WI23-16: The Effects of Automation Technologies on SSDI Applications and Awards



The number of SSDI awards rose steadily from the early-1980s until 2010, when the trend reversed course. The decline in SSDI awards starting in 2010 and continuing through 2020 is a puzzle yet to be resolved. Various hypotheses have been put forward, including changes in economic conditions, the shift of Baby Boomers out of the disability-prone years to retirement, health insurance availability, earnings inequality, claim processing changes, and lack of program information.

In an effort to explain the reversal in SSDI awards, we put forward a new hypothesis: After accounting for population aging, which increases both SSDI uptake and the adoption of automation technologies, SSDI rolls are negatively related to robotics and other automation technologies. The causal pathway between SSDI and automation is two-pronged. First, automation generally replaces more physically-intensive and dangerous tasks. Second, automation can create new tasks amenable to older and less physically able workers.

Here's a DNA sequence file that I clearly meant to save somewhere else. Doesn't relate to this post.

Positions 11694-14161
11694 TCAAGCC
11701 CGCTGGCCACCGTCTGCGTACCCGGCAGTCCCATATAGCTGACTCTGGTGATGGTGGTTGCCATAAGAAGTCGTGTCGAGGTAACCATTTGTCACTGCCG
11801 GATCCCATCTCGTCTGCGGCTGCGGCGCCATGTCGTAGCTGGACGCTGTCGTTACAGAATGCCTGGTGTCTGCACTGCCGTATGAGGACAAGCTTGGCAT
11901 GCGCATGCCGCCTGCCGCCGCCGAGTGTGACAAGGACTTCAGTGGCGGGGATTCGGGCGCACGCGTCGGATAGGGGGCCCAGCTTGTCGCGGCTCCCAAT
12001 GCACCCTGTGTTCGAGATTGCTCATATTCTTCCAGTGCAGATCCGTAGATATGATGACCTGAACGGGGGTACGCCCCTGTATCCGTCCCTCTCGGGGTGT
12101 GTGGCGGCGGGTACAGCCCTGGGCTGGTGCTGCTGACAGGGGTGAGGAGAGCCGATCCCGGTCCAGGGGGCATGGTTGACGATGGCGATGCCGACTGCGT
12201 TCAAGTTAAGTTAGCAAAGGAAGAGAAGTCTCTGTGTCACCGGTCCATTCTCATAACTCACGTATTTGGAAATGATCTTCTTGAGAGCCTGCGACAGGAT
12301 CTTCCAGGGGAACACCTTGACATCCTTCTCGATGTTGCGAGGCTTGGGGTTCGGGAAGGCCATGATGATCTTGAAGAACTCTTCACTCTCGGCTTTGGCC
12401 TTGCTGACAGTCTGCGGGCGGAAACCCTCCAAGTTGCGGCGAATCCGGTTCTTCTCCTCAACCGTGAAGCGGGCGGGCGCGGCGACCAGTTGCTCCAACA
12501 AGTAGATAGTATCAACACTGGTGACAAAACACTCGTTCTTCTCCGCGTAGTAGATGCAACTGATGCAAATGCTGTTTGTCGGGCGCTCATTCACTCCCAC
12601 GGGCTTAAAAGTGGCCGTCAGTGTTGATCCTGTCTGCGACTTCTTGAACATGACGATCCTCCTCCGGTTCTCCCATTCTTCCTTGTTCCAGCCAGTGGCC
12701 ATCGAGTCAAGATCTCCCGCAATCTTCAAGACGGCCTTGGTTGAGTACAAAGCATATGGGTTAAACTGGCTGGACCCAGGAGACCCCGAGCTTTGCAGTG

We will use SSDI application/award counts aggregated to the commuting zone-year level, data from the International Federation of Robotics, and data on the extent of automation from O*NET to study the impact of labor-saving technologies on SSDI outcomes. Understanding how automation technologies affect SSDI outcomes and alter the nature of work is important for SSA’s ability to forecast program solvency and matching displaced workers to jobs.

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